Today’s blog post is focusing on how I use mini-lessons during Math Rotations. Mini-lessons are at the beginning of my math block and last between 5-15 minutes. The whole group participates in mini-lessons. I use the mini-lesson to go over today’s math skill, review rotations, and more. See below for ideas for your Mini-Lessons…
CGI stands for Cognitively Guided Instruction and it has changed the way I understand and teach math (I need to do a full post on this at a later time). When I start our mini-lesson with CGI it can include a few different things. I often use number talks focused on the day’s skill. For example, if we are doing money I might pose a problem where students need to add the money amounts. After posing the problem, students have a few minutes to think of their answer. Then, they share their strategies and I document their thinking by writing it on the board.
I also use Choral Counting as another CGI Mini-Lesson. Choral Counting is a CGI strategy and great when talking about skip counting, multiplication, fractions, decimals, and more. Below is an example where we were skip counting by 8 and discussing how the multiplication facts line up with skip counting.
I use story problems in my class all the time. Sometimes I will have students solve one independently and then share their strategies with the class as a part of the mini-lesson.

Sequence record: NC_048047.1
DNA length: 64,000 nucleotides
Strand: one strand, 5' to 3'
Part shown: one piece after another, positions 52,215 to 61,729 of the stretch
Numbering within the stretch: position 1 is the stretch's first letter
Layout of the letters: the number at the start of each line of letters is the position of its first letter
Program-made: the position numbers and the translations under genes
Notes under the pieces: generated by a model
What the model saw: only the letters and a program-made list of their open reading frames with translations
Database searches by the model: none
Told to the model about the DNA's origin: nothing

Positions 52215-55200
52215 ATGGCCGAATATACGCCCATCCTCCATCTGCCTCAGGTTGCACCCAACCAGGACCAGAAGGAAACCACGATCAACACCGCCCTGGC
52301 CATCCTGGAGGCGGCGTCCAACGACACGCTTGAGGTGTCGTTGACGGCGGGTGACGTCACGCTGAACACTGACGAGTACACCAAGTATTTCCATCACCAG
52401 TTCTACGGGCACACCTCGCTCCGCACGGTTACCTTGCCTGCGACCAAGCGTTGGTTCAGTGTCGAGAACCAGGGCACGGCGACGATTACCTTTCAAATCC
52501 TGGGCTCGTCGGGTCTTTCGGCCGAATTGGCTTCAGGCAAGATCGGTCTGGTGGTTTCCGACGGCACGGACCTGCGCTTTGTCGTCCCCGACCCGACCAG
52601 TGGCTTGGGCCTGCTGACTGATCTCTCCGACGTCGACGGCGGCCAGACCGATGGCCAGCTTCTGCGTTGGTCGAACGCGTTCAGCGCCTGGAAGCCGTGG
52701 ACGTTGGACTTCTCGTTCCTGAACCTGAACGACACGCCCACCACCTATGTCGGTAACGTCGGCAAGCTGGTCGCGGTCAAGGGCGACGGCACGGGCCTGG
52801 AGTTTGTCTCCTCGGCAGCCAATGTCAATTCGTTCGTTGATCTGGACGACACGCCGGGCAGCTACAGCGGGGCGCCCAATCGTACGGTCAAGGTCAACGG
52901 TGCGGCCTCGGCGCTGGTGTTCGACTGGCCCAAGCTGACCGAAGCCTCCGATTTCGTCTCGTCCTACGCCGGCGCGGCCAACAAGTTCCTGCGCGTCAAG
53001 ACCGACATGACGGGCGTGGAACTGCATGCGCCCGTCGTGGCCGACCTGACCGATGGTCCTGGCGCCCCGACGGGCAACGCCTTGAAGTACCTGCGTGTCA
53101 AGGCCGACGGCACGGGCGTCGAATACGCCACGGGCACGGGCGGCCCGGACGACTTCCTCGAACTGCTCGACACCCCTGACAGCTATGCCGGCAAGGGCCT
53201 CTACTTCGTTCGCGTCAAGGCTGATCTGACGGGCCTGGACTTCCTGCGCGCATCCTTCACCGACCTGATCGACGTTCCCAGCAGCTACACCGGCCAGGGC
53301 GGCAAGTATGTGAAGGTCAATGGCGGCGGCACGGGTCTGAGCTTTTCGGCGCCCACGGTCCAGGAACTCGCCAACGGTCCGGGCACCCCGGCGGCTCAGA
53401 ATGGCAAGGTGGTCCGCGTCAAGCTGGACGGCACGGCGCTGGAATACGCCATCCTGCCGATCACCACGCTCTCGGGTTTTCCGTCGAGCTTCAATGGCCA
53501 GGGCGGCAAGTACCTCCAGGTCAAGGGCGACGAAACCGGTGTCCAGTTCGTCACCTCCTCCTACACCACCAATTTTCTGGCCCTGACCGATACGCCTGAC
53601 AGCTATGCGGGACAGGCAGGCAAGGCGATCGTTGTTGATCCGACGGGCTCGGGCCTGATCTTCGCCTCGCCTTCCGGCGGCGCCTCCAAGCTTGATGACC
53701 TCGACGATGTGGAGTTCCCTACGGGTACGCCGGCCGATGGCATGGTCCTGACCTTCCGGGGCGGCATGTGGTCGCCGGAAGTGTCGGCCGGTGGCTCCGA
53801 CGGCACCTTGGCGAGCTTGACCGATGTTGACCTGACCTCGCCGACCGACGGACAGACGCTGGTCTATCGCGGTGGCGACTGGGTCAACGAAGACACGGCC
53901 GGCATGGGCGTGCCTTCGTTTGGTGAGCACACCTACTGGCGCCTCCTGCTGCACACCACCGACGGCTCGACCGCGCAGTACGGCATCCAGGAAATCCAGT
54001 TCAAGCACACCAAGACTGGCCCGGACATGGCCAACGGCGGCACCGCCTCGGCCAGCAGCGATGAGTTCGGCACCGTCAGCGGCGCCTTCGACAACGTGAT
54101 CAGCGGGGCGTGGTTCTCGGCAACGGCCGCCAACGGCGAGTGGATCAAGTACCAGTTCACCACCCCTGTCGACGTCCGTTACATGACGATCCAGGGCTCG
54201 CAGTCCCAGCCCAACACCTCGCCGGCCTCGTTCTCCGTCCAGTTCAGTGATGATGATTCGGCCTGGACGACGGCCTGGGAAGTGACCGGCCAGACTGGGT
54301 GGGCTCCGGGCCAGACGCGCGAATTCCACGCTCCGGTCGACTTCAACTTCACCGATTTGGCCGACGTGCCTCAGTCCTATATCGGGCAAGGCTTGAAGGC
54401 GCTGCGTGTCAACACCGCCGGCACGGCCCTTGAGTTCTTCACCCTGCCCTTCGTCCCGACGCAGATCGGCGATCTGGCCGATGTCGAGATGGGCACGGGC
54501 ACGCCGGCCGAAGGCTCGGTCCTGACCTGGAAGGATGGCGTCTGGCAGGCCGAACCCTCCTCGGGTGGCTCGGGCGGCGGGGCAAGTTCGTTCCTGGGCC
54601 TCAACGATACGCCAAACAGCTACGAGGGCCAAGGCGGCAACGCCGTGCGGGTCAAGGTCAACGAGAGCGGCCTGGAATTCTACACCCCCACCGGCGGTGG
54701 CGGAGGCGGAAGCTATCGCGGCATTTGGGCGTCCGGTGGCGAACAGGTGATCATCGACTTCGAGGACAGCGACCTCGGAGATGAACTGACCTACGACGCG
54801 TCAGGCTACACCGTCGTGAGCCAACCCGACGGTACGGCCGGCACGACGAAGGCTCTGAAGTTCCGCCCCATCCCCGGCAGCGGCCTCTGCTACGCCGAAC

I often will use the mini-lesson to create an anchor chart as a class. The anchor chart usually focuses on the specific skill and it is left up as a tool for students to use when they are at rotations. I normally have a problem or two in mind for the anchor, but the kids help me fill it all in. I’ve created anchor charts for math strategies, shapes, patterns, and more. Anchor charts are amazing!
The mini-lesson is a great time to include a whole group component from your math curriculum. Last year my school used enVisions and I would often do the solve and share activity and show the video during the mini-lesson section.
I would also use the mini-lesson time to go over the rotations for the day. If there is a new rotation, I would make sure students understood what they were being asked to do. I might model a new game, show them how to use task cards, or show them how to use a math app on the iPad.
Now, I know you might be thinking…Jordan – that is a ton of things to cover in 5-15 minutes. Please know I do not do each thing I listed above every day. If I did that would probably take the entire math block. I pick and choose different things each day to keep it fresh. I also pick and choose my mini-lesson activities based on what fits the skill the best. On Monday I might do a number talk and Tuesday we might create an anchor chart. One thing I do make sure to review each day is the rotations. By going over the rotations each day students know what they are supposed to be doing which leads to less interruptions when I am pulling small groups.
If you missed my past posts from my Math Rotations Blog Series, click below…
FREE Math Rotations Planner
Math Rotations can seem a little overwhelming at first especially when you are trying to differentiated to meet the needs of all of your students. To help make this easier, I’ve created this digital or printable planning sheet that you can use to plan out your whole rotation for the day – standards, mini-lesson, rotation activities, and differentiated small group activities. This is a FREEBIE that you can sign up for HERE. Happy math planning!